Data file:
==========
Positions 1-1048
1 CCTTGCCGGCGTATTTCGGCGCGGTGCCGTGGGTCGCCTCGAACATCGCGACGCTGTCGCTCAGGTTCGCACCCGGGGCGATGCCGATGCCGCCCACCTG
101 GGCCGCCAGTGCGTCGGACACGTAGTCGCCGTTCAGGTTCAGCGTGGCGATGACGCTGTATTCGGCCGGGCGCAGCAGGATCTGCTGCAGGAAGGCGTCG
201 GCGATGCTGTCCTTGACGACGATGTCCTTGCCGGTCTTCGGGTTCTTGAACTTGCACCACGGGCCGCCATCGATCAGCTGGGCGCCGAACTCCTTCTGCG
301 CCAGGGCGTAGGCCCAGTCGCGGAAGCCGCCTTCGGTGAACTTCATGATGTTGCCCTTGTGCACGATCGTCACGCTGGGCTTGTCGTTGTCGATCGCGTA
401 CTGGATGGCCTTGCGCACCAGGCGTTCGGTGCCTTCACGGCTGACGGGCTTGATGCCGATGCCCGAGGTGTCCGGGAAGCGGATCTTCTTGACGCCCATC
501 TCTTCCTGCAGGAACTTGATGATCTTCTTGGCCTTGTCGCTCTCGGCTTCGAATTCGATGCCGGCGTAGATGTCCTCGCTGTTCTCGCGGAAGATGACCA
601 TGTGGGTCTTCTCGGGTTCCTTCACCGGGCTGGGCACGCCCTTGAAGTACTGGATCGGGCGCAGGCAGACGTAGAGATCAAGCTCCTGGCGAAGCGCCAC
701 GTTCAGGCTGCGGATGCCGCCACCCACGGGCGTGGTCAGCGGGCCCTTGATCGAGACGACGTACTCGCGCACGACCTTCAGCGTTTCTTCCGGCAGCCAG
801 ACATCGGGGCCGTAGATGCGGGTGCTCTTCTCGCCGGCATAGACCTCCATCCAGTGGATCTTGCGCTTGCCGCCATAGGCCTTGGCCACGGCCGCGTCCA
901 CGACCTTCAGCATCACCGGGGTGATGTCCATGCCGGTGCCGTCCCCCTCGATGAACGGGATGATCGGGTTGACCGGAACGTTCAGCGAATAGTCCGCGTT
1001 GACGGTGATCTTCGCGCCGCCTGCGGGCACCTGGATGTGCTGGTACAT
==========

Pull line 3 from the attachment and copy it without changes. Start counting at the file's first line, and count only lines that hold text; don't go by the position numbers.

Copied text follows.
101 GGCCGCCAGTGCGTCGGACACGTAGTCGCCGTTCAGGTTCAGCGTGGCGATGACGCTGTATTCGGCCGGGCGCAGCAGGATCTGCTGCAGGAAGGCGTCG